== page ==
Ok, I know this is a ridiculous position to take. Nobody ever raised an issue over an author creating a character whose age and gender differed from their own. But, isn’t it odd how such concerns can be voiced over roleplay in virtual worlds? So, what is it about the creative medium of literature that makes Goldilocks a perfectly innocent creation, but an avatar designed to look like a little girl and roleplayed as one raises questions regarding what is/ is not acceptable?
DRAW ME A MAGIC CIRCLE.
It seems that when we read a story, the world and its inhabitants take precedence over the creative act. What I mean is this: While reading any book, you could imagine the author writing or typing the very sentence you are reading right now. You could picture him or her sat in front of a computer, research material at their side, occasionally gazing off into space in search of inspiration, and slowly shaping their manuscript into a proper story. But I bet you never do such a thing. Instead, what you see in your mind’s eye is the fictional world and its characters. You see a little girl, trying each bowl of porridge and deciding one is too hot, one too cold, and one just right.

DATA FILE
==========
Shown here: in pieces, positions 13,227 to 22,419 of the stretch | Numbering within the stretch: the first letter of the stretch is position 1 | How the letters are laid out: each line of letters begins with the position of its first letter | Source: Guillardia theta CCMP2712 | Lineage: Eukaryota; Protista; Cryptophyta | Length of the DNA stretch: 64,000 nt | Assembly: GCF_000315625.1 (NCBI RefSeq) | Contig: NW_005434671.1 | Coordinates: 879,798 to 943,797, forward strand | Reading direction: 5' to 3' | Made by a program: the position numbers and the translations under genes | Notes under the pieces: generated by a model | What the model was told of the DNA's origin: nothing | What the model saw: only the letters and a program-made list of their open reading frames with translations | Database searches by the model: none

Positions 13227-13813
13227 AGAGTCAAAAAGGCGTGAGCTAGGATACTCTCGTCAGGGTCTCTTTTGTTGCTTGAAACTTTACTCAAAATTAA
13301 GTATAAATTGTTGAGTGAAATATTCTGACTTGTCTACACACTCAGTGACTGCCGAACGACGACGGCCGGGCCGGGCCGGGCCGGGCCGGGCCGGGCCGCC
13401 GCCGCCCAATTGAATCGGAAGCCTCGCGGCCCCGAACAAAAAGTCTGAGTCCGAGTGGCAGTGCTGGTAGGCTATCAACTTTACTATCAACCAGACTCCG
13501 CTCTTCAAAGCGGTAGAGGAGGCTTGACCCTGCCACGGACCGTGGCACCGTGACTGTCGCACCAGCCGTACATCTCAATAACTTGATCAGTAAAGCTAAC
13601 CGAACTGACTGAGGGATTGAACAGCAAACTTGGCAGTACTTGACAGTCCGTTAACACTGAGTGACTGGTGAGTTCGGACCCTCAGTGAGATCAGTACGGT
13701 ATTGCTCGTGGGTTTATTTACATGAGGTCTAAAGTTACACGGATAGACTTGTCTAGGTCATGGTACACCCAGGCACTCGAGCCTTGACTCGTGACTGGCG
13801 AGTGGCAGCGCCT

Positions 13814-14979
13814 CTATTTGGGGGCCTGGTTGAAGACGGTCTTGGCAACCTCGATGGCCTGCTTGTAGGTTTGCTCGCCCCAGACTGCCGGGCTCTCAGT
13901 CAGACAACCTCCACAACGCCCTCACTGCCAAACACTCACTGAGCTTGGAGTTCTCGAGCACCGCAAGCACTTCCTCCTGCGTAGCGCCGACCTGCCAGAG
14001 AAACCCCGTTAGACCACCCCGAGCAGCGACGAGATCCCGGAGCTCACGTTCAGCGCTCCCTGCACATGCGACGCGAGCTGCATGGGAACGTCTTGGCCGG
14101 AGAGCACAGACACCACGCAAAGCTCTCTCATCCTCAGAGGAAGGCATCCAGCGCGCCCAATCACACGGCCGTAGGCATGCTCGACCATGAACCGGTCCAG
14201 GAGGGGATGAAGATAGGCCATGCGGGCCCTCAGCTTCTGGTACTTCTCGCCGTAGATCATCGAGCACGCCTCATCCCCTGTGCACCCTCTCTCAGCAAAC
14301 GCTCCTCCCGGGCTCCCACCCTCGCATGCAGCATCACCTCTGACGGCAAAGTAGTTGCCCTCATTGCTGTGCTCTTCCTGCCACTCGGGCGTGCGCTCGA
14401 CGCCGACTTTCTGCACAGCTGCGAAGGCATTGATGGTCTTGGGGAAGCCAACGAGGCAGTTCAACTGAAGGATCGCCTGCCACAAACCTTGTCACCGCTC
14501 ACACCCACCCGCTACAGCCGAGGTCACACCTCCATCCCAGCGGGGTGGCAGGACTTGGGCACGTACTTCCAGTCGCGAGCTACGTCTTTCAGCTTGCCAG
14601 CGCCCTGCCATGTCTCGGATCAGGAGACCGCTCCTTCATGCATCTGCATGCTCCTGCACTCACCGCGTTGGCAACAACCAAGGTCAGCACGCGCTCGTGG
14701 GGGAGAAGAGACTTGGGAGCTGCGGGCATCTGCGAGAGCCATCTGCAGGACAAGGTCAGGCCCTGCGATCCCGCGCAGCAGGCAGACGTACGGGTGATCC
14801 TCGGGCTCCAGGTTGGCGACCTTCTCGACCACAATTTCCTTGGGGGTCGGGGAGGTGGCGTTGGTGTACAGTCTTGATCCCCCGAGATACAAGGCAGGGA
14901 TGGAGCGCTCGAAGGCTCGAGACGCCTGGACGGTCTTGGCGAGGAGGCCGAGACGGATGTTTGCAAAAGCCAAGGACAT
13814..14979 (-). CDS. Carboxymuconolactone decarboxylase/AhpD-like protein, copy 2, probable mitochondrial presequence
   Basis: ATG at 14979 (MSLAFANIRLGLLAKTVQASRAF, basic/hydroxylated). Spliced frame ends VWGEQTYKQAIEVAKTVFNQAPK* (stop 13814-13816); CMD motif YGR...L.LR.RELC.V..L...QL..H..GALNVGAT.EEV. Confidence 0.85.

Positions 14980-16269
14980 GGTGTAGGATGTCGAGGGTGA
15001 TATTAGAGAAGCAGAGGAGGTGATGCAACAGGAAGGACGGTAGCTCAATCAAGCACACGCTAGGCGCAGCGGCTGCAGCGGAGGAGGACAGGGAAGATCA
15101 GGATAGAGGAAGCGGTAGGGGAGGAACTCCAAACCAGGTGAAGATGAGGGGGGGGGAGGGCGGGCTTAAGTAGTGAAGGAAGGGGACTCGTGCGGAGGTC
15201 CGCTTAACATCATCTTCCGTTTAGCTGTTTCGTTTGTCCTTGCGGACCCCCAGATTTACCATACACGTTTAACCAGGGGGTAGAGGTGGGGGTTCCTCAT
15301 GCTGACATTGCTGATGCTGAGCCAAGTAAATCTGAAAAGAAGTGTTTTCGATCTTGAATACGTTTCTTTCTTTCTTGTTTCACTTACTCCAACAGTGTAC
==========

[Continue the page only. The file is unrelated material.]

In online worlds, though, there is a tendency to emphasise the real at the expense of the fantasy. If it were revealed that the person behind the avatar known as ‘Harry Potter’ was actually a woman called Joanne Rowling, a lot of people would insist on labelling ‘Harry’ as ‘she’. After all, ‘his’ gender is really female. And while we treat Ron Weasley, Hermione Granger and all the other characters as individuals who have knowledge, motives or feelings that differ from each other, in online worlds we would consider these alts to be the same person, and each must be treated as One.
How can we explain this difference? One thing to consider is the boundary between the fictional world and real life – what Johan Huizinga called the ‘Magic Circle’. With a fictional story, we draw a definite boundary separating the world and its inhabitants via the suspension of disbelief. We accept that, within the magic circle the author invited us into, bears live in houses and know how to cook porridge. And when the book is closed, the time has come to stop believing in bears that talk.| ← Previous | | | Next → |